TWO FLASHES

fiction by Daniel Uncapher

Construction Paper

Three nights ago I dreamed about construction paper, and when I woke up I discovered a ream of it under my bed. I tore off the cellophane wrapping and fingered the rough, colorful pages. The smell was just like I remembered it from kindergarten.

I called Terra into the room and we spent the whole morning playing together, ripping off random shapes and arranging them on the floor into exotic animals and strange people, like a man with a pink head and a green body. She got a pen and drew him a face, with my eyes and my glasses, and when we were finished we recycled it all.

*

Two nights ago I dreamed the solution to that day’s crossword puzzle.

Terra and I did the crossword puzzle together at the kitchen counter. I didn’t tell her that I already knew the answers. Was I developing some kind of power? Was it really possible?

The final word was, just as I dreamed it would be, locomotive, and with that I secured my abilities. I cancelled the babysitter and took Terra to work with me, doting on her while my coworkers looked on with disdain and my boss, who once called me uptight, made sure to explain that it wasn’t exactly bring-your-kids-to-work day.

Their detractions didn’t affect me at all. I felt nothing but sorrow for them, for these tiny people who dreamed pure fiction while I, in my deeply mysterious way, dreamed into being a brand-new world. They would go to sleep and dream some scary nonsense about their boring pasts, if they dream at all anymore, while I would go to sleep and dream up the future.

*

Last night I dreamed up a white man, which scared the both of us awake. I scrambled up against the wall and he crawled out from under the bed like a centipede, each of us too startled to actually scream.

“Who are you?”

“I don’t know,” he said, with the kind of Midwest accent that Midwesterners think isn’t an accent. He was probably my age, maybe a few years older, but, ectomorphic and confused, he looked a good deal younger.

“Where did you come from?”

“I don’t know,” he repeated. “Do you?”

In fact he looked like a twelve-year-old boy, curled up in a ball on the floor with the cobwebs and dust bunnies, and my surprise melted into motherly concern.

“You can sit on the bed here if you’d like,” I said, starting to feel powerful again.

The white man stood up and looked around the room. “I think I should go,” he said.

“Sit,” I said. “We have a lot to talk about.”

He sat down and tried not to look me in the eyes. “So, do you have a boyfriend?”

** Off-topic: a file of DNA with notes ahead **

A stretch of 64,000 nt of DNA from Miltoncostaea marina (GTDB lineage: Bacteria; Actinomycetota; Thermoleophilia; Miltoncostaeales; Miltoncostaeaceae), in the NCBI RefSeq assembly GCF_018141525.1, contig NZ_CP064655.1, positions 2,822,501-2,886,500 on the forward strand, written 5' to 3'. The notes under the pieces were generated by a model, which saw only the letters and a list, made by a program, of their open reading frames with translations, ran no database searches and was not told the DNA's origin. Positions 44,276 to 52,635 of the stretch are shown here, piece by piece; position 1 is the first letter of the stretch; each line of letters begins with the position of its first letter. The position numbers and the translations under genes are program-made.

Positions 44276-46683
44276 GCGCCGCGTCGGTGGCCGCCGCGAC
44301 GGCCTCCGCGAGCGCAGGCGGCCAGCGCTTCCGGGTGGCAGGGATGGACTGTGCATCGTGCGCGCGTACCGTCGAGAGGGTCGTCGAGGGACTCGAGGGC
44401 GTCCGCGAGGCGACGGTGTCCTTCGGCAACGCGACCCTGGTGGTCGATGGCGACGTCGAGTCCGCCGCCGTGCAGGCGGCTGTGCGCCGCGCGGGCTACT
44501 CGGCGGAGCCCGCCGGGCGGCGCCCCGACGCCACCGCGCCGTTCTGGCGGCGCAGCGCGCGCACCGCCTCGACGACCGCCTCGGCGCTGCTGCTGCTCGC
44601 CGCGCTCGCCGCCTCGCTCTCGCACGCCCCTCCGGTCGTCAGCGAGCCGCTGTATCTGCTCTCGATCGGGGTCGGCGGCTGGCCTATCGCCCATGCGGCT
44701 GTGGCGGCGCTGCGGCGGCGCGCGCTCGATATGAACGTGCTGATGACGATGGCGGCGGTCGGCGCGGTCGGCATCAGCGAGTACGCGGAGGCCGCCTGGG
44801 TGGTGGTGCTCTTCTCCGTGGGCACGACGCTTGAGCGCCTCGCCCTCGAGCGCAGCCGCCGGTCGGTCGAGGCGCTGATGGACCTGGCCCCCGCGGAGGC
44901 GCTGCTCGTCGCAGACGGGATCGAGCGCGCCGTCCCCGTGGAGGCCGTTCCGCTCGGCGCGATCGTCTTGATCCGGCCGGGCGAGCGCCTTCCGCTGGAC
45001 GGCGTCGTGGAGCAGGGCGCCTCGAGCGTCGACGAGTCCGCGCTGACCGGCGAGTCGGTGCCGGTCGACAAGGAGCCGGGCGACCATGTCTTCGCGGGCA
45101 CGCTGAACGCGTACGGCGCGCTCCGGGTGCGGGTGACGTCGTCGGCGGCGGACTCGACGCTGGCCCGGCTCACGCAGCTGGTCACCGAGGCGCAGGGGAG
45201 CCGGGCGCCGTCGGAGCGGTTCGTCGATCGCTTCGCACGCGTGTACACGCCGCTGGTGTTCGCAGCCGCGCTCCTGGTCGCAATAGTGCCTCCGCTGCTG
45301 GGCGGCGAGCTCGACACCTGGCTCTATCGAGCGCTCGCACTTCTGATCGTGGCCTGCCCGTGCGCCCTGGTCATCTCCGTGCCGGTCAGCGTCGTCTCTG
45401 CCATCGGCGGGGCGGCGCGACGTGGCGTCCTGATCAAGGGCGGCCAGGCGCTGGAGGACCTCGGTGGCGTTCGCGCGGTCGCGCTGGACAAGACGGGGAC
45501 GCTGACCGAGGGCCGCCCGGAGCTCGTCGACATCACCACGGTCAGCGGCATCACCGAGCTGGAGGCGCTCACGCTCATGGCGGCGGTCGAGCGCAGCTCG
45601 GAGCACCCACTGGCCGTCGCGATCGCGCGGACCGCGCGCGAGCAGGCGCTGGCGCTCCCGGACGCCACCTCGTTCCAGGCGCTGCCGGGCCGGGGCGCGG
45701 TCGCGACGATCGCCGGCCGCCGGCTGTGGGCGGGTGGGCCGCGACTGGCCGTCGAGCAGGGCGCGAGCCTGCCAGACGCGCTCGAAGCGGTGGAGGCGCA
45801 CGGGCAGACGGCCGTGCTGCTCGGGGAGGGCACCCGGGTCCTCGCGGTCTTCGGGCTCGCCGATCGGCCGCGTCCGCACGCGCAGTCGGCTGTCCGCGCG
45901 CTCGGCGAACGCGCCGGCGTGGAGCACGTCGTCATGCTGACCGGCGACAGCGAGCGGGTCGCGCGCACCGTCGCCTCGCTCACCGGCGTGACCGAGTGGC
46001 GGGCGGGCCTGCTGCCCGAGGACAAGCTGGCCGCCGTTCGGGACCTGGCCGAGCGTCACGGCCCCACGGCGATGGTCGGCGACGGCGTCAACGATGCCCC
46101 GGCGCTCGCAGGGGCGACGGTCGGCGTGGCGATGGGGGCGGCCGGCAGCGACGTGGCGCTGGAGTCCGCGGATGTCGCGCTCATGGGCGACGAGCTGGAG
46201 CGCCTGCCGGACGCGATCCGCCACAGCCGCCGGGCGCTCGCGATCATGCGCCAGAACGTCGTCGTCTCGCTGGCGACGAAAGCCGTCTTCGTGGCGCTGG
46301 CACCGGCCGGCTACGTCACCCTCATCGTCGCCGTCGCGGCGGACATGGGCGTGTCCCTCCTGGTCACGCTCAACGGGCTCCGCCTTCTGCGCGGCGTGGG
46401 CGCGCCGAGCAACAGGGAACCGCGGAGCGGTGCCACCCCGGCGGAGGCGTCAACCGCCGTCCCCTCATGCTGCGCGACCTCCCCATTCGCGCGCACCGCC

My laugh surprised him. “I have a daughter. She’s 6.”

A flash of concern in his eyes, a wince at the edge of his frown. “Do you work?”

“Do I work? Do you?”

“I don’t know,” he stuttered, getting angry. “I don’t think so.”

He looked even smaller now, like an eight-year-old, and I imagined him out in the world, popping in to Terra’s office to tell her it’s not exactly take-your-kid-to-work-day one day, uptight the next, and all the while glancing more than once at the hem of her skirt, or the right rear pocket of her jeans.

“This is too much power,” I said. “I’ve gone too far.”

“Can you call me an Uber or something?”

I stood up. “Sure,” I said. “But I use Lyft, and they usually take a few minutes around here.”

He followed me into the kitchen, where I sat him down facing the window and told him to watch for the Lyft. I ran my fingers over the knife block and picked out the smallest, cleanest one. I could probably do the job with my bare hands, I thought. It would be like strangling a toddler. But I’d learned before not to underestimate people like him, and I wasn’t about to take any chances.

“I’m sorry,” I said, plunging the knife into his throat. “But I brought you into this world, and I think I’d better take you out.”

There wasn’t a struggle, and the kitchen sink caught most of the blood. I had the body bagged up and dumped by the time Terra woke up, just in time for the morning crossword to arrive. We got stuck on 21 across and couldn’t finish.

 

Human Materiel

In Southernalia, where the water tastes like Sudafed and the clouds stretch across the sky like saltwater taffy, Dannie has taken an interest in caterpillars. She’s thinking about the personhood of living things, about the difference between sexual and natural selection, about evolution, about metamorphosis; how something could randomize its existence from a caterpillar, via chrysalis, into a butterfly, dissolving and rematerializing without any advice.